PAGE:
Better understanding of the earliest stages of human development and the opportunity to improve fertility treatment and prevent miscarriages are goals of the British researcher who just received permission from United Kingdom (U.K.) regulators to use a powerful new genome editing technique on human embryos in the lab.
Dr. Kathy Niakan of London's Francis Crick Institute will be using the new gene editing technique, known as Crispr or Crispr-Cas9, which allows researchers to perform a sort of cut and paste with DNA. While the new research is not expected to change medical treatment immediately, the knowledge gained by using this new technique may prove helpful in treating different types of infertility, since many fertilized eggs fail before they reach the blastocyst stage when embryos are ready for implantation.
Many other researchers are eager to try the technique, too, as it's fast, easy to use, precise, and relatively inexpensive. It's also different than other gene therapies long-used on adults as this technique could change the genes of human eggs, sperm and early embryos, creating modifications that would be inherited by subsequent children.
The mechanisms being investigated by Dr. Niakan and her colleagues "are crucial in ensuring healthy, normal development and implantation" and could help doctors refine fertility treatments, according to Peter Braude, a retired professor of obstetrics and gynecology at King's College London.
The new gene editing research on embryos not only holds promise for couples facing infertility but may also help those with a family history of disease with a known genetic link such as muscular dystrophy and sickle cell disease. Now, such couples can have their embryos screened so that only healthy ones are implanted. This research could actually lead to editing the genes to make the embryos disease-free.
The permission granted to Dr. Niakan and her colleagues by the U.K.'s Human Fertilization and Embryology Authority represents the first time a country's government has approved use of this technique. The decision does not violate the current global voluntary moratorium on human DNA changes because the altered embryos will not be used to create babies. Instead of implantation, the embryos will be allowed to expire at seven days when they reach the blastocyst stage.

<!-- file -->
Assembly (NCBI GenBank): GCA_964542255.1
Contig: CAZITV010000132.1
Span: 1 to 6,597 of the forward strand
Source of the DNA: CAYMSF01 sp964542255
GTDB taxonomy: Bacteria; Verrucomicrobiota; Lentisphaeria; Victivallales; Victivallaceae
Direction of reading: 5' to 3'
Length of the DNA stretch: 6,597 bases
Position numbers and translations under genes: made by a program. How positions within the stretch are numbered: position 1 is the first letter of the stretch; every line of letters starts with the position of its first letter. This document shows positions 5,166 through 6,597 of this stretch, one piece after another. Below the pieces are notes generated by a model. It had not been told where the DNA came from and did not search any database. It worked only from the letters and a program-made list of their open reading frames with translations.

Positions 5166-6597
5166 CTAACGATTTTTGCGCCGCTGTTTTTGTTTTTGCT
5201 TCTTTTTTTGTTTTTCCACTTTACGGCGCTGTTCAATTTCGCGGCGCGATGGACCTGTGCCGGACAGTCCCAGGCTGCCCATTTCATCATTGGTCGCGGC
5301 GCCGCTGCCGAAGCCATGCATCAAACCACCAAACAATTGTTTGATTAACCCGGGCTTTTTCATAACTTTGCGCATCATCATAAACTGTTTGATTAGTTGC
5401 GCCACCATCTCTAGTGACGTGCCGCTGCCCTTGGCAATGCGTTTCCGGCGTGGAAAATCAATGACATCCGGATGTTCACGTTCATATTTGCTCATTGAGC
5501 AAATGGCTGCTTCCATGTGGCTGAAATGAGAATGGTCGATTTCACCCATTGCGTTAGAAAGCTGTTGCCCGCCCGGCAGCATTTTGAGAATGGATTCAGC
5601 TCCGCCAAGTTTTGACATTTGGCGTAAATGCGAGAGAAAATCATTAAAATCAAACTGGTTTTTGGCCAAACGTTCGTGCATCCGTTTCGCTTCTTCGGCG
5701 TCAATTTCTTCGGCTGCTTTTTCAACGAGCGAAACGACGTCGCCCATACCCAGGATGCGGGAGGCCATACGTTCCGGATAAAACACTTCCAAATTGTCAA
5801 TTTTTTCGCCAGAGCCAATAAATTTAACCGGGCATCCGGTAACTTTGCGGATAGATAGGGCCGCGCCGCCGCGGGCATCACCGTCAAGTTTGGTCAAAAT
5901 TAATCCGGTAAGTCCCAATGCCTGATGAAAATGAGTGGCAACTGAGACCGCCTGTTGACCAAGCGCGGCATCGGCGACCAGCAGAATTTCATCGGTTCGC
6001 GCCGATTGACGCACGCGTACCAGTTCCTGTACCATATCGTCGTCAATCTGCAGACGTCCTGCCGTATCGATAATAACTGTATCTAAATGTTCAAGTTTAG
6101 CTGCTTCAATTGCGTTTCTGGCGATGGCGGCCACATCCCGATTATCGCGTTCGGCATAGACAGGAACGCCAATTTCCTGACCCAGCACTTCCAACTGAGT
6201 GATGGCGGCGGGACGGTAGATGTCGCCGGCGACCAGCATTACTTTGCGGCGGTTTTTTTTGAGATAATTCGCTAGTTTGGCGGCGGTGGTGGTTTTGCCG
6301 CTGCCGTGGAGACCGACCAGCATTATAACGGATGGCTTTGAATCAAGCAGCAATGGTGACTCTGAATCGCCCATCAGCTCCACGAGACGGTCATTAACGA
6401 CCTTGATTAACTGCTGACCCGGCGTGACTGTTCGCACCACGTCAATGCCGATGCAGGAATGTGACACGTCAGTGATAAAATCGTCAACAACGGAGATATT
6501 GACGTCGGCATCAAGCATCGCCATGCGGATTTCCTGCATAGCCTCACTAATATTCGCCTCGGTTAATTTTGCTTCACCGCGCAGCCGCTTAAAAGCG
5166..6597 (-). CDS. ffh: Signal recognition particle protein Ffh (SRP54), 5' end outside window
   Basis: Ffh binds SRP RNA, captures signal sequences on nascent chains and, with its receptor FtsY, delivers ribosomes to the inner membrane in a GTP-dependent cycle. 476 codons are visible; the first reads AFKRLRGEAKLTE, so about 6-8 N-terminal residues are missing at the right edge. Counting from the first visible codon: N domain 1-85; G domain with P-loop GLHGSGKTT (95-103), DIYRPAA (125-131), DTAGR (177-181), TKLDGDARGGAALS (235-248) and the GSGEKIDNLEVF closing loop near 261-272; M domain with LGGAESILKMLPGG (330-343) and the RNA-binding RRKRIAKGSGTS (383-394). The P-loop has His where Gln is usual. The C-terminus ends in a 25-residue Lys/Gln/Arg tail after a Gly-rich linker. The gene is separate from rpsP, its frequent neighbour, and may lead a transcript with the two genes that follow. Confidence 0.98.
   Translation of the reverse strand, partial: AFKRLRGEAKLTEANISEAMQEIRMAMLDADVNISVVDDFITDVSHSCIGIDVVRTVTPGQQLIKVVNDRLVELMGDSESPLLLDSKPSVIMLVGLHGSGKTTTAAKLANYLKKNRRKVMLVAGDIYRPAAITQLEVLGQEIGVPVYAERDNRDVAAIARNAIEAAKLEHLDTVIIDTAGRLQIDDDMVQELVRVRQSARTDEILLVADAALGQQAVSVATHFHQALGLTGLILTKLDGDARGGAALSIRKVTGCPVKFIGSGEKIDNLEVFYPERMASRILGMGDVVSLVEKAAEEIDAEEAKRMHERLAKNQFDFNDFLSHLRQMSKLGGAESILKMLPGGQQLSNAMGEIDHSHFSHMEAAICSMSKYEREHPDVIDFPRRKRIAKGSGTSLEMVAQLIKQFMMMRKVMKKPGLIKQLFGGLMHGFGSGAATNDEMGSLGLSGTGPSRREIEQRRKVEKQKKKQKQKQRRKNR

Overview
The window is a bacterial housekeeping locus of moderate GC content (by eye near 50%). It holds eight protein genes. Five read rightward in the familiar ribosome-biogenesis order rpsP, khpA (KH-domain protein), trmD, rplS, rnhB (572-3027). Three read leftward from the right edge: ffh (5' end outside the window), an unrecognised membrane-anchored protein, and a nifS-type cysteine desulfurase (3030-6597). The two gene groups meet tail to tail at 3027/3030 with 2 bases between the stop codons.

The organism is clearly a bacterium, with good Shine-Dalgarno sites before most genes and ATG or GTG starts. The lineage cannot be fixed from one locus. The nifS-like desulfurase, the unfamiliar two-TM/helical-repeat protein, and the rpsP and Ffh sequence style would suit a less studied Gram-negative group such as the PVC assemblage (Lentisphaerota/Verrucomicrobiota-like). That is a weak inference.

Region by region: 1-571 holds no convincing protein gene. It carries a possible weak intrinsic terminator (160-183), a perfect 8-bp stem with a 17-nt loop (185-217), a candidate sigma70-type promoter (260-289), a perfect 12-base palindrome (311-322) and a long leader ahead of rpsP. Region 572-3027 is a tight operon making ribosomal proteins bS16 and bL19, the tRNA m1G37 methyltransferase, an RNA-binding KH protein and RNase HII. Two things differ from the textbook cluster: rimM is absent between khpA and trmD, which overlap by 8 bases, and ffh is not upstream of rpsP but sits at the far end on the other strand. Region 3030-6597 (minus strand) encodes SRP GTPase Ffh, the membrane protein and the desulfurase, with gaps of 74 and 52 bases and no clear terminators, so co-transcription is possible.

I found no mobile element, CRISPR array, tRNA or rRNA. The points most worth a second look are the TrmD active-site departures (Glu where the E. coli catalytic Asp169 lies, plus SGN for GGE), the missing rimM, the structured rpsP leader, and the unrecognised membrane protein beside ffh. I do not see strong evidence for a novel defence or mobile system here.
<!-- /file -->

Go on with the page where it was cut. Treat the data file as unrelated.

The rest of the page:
While countries may not require explicit government permission to conduct embryonic gene editing and the U.S. has no specific prohibition, there is a ban here on the use of federal funds to support research if a human embryo is destroyed in the process. The ban does not apply to privately-funded research.
Given differences in government attitudes towards research with human embryos, it is not surprising that British researchers have pioneered many of the advances in reproductive medicine once considered breakthroughs that are now are widely used. This includes the world's first so-called test-tube baby, embryonic stem cells (in mice, then adapted for humans) and mitochondrial replacement therapy. With formal approval to use this new technique, U.K. researchers are likely once again to be able to take the lead -- this time in better understanding of the earliest stages of human embryology and perhaps the implications for more effective infertility treatment as well.
The announcement that U.K. researchers may now begin using this new genetic editing technique on human embryos has attracted worldwide attention. While many are excited -- infertility specialists among them -- there is also criticism from other sectors including religious groups and some in the scientific community who worry about a "slippery slope" of designer babies.
For now, the sheer potential of this research to enhance our understanding of in-vitro fertilization (IVF) success rates by looking at the very earliest stage of human development should make us all happy at the idea of more, healthy babies for the families who want them...
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